• Legal scholarship has come to favor the individual right interpretation of the Second Amendment. The question is not whether this trend will affect the courts, but when. “Whatever the future holds, there is no turning back to the days when a judge could say with a straight face that the Second Amendment protects only National Guardsmen, and then only when on duty,” writes Stephen P. Halbrook in the Preface to the new edition of his classic work, That Every Man Be Armed.
  • First published in 1984, That Every Man Be Armed was favorably cited in Supreme Court Justice Clarence Thomas’s concurring decision in the landmark case Printz v. United States (1997)—argued by Halbrook—which struck down parts of the Brady Act.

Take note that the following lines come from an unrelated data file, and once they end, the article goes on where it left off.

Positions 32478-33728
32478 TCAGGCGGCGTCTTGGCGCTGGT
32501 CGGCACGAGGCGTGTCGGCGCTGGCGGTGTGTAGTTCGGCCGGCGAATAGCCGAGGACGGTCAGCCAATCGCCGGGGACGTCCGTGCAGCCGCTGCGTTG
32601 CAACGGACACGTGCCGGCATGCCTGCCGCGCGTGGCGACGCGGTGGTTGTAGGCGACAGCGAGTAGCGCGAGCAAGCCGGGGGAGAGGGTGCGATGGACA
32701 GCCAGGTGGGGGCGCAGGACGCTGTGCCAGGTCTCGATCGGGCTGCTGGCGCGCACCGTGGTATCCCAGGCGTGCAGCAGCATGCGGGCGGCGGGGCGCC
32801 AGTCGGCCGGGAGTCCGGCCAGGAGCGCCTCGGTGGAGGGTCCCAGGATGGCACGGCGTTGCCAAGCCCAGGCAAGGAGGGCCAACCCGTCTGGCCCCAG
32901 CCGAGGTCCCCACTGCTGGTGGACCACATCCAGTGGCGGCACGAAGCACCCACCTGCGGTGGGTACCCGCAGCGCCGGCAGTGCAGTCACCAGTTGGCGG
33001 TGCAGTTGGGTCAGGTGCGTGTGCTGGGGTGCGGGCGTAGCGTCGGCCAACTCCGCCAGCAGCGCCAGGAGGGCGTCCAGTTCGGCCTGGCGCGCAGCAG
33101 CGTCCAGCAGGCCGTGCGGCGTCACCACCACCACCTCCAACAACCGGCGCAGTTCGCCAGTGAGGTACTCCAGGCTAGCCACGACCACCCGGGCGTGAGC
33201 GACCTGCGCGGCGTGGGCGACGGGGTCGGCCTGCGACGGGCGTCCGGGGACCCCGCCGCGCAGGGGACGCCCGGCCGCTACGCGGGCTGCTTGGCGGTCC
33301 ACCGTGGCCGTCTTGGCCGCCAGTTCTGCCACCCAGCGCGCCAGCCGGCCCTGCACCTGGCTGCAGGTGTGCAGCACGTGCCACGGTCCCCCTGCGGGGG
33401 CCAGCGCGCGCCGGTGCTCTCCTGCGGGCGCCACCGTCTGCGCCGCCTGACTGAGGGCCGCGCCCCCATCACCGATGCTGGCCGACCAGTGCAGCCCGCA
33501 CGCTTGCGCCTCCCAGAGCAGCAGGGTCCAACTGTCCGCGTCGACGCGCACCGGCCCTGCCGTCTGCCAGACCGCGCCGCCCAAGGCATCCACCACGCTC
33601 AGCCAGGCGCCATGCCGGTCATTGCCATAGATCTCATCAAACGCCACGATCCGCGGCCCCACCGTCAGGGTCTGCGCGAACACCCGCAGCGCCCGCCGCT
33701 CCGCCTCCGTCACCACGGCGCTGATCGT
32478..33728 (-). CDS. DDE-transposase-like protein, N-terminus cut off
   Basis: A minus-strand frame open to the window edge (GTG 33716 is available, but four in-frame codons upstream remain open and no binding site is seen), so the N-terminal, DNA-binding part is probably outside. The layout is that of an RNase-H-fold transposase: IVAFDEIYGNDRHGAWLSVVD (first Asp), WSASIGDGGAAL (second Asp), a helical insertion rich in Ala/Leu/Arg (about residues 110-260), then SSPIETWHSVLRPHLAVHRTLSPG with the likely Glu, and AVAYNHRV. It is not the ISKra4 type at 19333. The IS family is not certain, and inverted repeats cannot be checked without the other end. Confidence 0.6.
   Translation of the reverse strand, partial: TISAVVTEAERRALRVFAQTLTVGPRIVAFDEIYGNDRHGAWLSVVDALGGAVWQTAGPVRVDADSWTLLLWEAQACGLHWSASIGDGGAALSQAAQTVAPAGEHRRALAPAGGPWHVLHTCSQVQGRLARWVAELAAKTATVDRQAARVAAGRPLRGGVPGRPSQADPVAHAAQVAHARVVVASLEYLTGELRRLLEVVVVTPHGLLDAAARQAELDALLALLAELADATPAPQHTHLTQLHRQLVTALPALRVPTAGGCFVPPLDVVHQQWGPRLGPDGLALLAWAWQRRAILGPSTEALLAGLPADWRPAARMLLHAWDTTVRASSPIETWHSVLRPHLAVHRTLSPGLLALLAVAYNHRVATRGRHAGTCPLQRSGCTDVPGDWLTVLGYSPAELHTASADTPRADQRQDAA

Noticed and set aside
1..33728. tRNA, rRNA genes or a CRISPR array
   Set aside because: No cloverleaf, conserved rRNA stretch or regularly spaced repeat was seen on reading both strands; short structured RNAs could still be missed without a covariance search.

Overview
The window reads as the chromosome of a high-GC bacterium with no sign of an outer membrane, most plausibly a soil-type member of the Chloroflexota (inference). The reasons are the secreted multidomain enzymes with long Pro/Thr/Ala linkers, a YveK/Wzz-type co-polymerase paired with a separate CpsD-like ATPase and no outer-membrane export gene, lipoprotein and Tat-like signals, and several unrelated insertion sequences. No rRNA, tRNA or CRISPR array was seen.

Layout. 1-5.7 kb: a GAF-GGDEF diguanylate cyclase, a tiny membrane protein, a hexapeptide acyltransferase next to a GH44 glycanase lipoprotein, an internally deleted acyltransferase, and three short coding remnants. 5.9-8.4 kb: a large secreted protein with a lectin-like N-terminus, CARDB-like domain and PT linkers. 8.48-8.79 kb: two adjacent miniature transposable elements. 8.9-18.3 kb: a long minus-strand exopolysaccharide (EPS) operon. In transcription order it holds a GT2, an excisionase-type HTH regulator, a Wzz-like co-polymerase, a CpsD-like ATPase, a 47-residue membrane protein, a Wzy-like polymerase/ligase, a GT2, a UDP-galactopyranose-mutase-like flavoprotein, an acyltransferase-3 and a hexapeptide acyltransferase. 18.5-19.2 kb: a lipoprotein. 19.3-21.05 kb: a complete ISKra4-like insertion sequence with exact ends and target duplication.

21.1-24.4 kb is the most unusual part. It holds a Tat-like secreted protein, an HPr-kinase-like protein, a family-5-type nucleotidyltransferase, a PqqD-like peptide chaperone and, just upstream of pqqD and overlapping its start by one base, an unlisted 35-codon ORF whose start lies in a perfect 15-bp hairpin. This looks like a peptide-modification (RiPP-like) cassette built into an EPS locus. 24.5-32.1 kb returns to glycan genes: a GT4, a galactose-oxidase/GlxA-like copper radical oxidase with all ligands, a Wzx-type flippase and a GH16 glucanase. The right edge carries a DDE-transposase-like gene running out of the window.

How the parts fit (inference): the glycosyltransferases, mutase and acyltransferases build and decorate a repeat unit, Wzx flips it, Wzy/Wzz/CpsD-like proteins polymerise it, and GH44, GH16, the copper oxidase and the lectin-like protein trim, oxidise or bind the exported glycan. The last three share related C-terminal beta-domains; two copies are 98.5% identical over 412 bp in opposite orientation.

• The Fourteenth Amendment was intended partly to protect former slaves from the Southern states’ abridgement of the right to keep and bear arms. This was one reason that this amendment was hotly debated. There was no debate that the Second Amendment protected an individual right because that interpretation was accepted by all.
  • The Second Amendment was both a reaction to, and an intended safeguard against, tyranny. So cherished was the right to keep in keep and bear arms that when Britain imposed gun restrictions on the American colonies, the colonists considered it the violation of a fundamental right. The Second Amendment was also meant to prevent the new American government from becoming a tyranny.